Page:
Fostering an elderly or terminally ill dog is not a decision to be made lightly. It is often stressful, sometimes messy, and ultimately heart-wrenching.
But it is also one of the most rewarding experiences you will ever have.
According to the ASPCA’s Comprehesive Animal Risk Database System, the adoption rate for senior dogs is lower than that of all other ages combined. Just 25% of senior shelter dogs find homes, and the odds are even worse for dogs with life-shortening health problems.
To combat these harsh statistics, more shelters and rescue groups are establishing “fospice” programs for their terminal patients and special seniors.
What is Fospice?
The word itself is a combination of foster and hospice, and it is truly the best of both worlds.
Like fostering, fospice allows you to provide a loving home to a deserving dog without incurring the costs and long-term responsibilities of a traditional adoption. Food, medications, veterinary visits and all the other expenses of caring for a pooch with special needs are taken care of by the shelter or rescue organization.
The difference between foster and fospice is the outcome. Instead of preparing a pooch to head off to its forever home, you are providing priceless end-of-life care to a dog otherwise destined to pass away in a lonely cage. It is a unique and beautiful opportunity to show them a level of love and comfort they may never have experienced before.
Which dogs are eligible for fospice?
Not all fospice dogs are seniors. Sadly, younger pups sometimes qualify if they have been diagnosed with a terminal condition like renal failure, heart disease or certain cancers.
Depending on the diagnosis, a fospice dog may have a matter of weeks, months or even years with its fospice family; and just like humans, canine patients can beat the odds and go on to live far longer than expected.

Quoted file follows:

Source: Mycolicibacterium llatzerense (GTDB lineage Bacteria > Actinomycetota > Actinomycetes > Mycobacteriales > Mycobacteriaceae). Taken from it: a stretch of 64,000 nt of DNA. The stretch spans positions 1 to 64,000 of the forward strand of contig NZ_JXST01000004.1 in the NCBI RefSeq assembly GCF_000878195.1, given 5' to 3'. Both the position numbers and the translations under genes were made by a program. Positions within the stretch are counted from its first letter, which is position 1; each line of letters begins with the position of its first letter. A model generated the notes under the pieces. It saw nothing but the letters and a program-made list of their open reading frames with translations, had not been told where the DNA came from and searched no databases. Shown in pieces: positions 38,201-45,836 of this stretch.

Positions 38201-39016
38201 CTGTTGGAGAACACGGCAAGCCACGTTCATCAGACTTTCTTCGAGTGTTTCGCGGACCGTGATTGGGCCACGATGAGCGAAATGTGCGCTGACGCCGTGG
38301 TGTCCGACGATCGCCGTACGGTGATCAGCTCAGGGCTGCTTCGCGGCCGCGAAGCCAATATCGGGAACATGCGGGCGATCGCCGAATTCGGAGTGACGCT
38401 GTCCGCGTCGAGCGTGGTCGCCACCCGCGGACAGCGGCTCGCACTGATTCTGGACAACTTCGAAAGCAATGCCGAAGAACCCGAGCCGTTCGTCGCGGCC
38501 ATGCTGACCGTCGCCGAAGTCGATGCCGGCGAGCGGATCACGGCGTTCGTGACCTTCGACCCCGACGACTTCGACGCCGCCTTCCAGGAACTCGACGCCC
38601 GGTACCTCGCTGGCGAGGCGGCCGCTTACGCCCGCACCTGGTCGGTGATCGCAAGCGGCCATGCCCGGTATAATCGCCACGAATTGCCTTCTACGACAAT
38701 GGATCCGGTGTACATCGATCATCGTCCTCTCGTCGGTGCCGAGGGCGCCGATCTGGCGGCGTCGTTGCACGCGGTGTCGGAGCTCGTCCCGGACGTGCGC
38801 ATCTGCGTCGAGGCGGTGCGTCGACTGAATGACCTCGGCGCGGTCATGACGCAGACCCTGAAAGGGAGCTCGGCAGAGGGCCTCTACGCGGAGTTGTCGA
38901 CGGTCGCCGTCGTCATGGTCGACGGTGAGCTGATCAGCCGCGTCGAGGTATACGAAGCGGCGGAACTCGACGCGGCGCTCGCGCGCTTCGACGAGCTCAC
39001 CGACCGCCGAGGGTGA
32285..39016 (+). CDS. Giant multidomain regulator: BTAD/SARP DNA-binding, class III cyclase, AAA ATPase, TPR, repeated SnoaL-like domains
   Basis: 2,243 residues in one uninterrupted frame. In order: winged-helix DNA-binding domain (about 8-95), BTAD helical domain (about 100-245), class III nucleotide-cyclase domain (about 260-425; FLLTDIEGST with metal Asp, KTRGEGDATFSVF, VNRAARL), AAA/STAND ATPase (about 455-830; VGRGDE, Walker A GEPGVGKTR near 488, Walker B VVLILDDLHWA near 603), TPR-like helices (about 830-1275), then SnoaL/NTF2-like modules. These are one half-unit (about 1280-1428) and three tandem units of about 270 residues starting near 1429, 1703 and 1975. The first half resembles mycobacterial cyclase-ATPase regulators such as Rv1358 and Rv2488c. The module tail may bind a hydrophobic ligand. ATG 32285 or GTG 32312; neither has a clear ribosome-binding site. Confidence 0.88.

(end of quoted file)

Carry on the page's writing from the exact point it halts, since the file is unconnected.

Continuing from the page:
Also, since rescue dogs’ histories are often unknown, they may be misdiagnosed. I once took in an abandoned senior dog my vet suspected of having terminal bladder cancer with a prognosis of about 6 months. It turned out her bladder was just inflamed due to years of untreated urinary tract infections and I ended up having her almost 3 years!
Why should you get involved?
Although saying goodbye is always difficult, the rewards far outweigh the heartbreak.
Take the case of Grandma Dot. She was rescued by LifeLine Animal Project in Atlanta, Georgia in July of 2017. It was clear she had led a rough life, never experiencing the comfort of a proper home. Grandma quickly became a staff favorite, so when she was diagnosed with terminal cancer and advanced heartworm disease, they were anxious to find a fospice pawrent to fill her final days with love.
Jessica Miller, a shelter volunteer, stepped up to the challenge and went to work spoiling Grandma rotten. She indulged her with ice cream and homemade goodies and showered her with enough love to fill a lifetime until her condition declined.
“When it was time, she passed very peacefully surrounded by people who loved her,” Jessica wrote in a Facebook tribute to Grandma Dot. “She isn’t suffering, she didn’t die in the shelter alone, and she finally knew a real and loving home!”
How can you become a fospice pawrent?
Fospice is not the right choice for everyone. It can be time-consuming and may involve frequent trips to the vet, preparing special diets, and giving medications.
However, it may be perfect for those searching for a way to help special needs dogs without spending a fortune. Since the rescue covers all expenses, you are free to focus all your attention on spoiling your fospice pup.
To get involved, contact your local ASPCA or a rescue in your area that has a foster/fospice program. They will likely ask you to submit a general foster or volunteer application and attend an orientation session.
When a qualifying dog becomes available, they will set up a meet-and-greet to see if you two are a good fit. Once you are matched with a fospice pup, the rescue will provide all the training, support and supplies you need.
Keep in mind, not all organizations list fospice among their services, but they may be open to placing one of their special needs, senior, or long-term residents with the right person.
I can’t tell you that your heart won’t ache when it comes time to say goodbye, but the reward of transforming a deserving dog’s final days makes it all worthwhile.